Dunmow teen takes on dancing challenge in memory of five-year-old cousin
- Credit: Archant
A teenager from Great Dunmow is holding a dance-a-thon next month in memory of her five-year-old second cousin who died from a rare genetic disease.
Georgia Golding, 19, will spend five hours dancing for donations on June 11 at The Arts Centre in the town, with the hope of hitting £500.
Georgia decided to organise the event after her second cousin, Shay Richardson, died from Mitochondrial disease just a few weeks ago on May 3 – a condition which causes muscle weakness and seizures.
“Shay was bubbly and a normal, smiley child,” she told The Broadcast.
“His condition means that his muscles couldn’t grow and he couldn’t talk properly. The he started having seizures and they were pretty bad. Then it got to the point when he was put on life support.
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“It was really hard because of the time difference, and we didn’t find out for another day. I know they were all round his bedside when it happened, and I think his dad was the one who turned it off.”
She added: “Everyone was so supportive and tried to give him the best memories they could.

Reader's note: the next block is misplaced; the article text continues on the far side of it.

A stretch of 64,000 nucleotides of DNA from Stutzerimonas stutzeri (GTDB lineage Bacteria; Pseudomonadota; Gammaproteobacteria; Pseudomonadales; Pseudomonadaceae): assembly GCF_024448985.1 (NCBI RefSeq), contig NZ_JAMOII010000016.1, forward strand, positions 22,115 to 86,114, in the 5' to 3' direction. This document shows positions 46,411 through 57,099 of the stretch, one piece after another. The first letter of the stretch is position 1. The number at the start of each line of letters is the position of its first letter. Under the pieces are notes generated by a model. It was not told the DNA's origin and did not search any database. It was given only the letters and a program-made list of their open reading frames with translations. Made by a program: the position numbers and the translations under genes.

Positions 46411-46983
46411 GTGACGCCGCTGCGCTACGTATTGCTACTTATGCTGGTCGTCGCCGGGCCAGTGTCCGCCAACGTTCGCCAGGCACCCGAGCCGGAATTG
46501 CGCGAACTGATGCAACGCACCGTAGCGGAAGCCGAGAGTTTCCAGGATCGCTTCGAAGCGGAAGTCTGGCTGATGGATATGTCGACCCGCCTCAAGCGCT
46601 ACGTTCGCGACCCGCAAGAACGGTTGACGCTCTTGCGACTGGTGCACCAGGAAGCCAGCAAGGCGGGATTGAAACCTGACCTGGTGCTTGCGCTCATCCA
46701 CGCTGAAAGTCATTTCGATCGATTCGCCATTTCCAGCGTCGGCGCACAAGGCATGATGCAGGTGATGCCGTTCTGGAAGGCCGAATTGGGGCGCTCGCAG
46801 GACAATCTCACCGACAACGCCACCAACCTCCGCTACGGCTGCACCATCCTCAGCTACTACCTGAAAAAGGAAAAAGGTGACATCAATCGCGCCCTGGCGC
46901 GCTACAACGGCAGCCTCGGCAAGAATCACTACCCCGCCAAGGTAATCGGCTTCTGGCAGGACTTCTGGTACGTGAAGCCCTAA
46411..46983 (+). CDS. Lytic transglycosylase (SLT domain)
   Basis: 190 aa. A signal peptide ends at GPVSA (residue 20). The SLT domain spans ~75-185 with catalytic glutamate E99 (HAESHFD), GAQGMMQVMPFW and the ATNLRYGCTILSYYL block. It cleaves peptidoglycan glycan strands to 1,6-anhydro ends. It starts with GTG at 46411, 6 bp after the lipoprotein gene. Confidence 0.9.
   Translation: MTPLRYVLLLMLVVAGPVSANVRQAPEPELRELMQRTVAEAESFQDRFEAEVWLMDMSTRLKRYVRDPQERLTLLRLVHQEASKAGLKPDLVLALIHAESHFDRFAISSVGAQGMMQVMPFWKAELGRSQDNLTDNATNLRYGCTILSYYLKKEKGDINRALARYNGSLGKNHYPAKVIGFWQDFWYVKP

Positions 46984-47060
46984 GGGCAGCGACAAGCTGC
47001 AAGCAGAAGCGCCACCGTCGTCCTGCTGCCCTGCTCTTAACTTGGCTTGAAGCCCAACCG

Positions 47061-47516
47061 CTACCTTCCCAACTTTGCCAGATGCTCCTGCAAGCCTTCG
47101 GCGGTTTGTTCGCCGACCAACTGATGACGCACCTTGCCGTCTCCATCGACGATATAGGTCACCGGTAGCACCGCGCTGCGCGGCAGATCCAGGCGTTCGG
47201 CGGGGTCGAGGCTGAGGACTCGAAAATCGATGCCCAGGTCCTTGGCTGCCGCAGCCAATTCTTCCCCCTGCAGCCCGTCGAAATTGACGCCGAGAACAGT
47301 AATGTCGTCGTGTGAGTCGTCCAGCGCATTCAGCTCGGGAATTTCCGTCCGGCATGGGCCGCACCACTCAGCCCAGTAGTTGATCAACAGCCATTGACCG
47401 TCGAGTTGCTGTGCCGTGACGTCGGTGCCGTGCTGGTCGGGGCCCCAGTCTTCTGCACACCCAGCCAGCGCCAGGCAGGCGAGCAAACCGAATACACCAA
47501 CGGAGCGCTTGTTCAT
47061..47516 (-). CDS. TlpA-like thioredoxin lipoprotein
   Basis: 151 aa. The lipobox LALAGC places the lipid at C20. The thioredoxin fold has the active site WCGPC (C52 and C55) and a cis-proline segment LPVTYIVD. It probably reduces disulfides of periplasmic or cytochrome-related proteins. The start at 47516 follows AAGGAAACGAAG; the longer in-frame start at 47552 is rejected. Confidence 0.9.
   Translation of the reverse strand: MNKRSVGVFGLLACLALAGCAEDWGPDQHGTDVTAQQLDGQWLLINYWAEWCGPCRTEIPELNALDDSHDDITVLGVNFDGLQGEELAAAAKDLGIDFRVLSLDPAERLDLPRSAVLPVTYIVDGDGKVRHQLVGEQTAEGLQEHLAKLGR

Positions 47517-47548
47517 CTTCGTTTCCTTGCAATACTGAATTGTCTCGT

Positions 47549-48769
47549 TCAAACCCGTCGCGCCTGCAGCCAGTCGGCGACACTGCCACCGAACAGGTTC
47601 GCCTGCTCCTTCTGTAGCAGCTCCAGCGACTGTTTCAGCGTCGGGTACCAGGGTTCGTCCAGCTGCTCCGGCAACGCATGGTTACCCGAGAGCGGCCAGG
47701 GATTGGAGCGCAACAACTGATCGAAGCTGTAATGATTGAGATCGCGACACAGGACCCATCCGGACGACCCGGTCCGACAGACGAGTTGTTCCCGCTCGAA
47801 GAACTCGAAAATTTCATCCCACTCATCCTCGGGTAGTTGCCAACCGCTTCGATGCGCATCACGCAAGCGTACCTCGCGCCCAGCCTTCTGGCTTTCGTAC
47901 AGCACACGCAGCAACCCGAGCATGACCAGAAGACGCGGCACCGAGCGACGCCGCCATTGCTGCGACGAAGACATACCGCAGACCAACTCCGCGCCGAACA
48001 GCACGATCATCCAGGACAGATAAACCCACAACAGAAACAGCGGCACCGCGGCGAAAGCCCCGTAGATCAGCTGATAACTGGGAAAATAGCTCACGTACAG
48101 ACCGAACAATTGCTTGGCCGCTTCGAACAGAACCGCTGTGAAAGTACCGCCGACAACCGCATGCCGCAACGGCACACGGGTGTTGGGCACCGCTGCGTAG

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“They knew he wouldn’t make it into adulthood, but it was within about six months that it [the deterioration] happened. They thought they could have another meeting in June about what else they could do, but he deteriorated so much.”
Shay’s parents Kelly and Matt live in North Carolina, in America, but that has not stopped Georgia from doing her bit in his memory.
A musical theatre graduate, Georgia knew a dance-a-thon was the best way to raise money for the Brenner Children’s Hospital, in Winston Salem, and one Shay would have liked too.
“I think he would’ve loved it,” she said.
“He liked listening to music and when someone was playing something in the car he’d try and move his arms.”
People can sponsor Georgia’s dancing on the day, or take part themselves for however long they can manage.
Cakes and refreshments will also be available and the dance-a-thon runs from 10.30am to 3.30pm.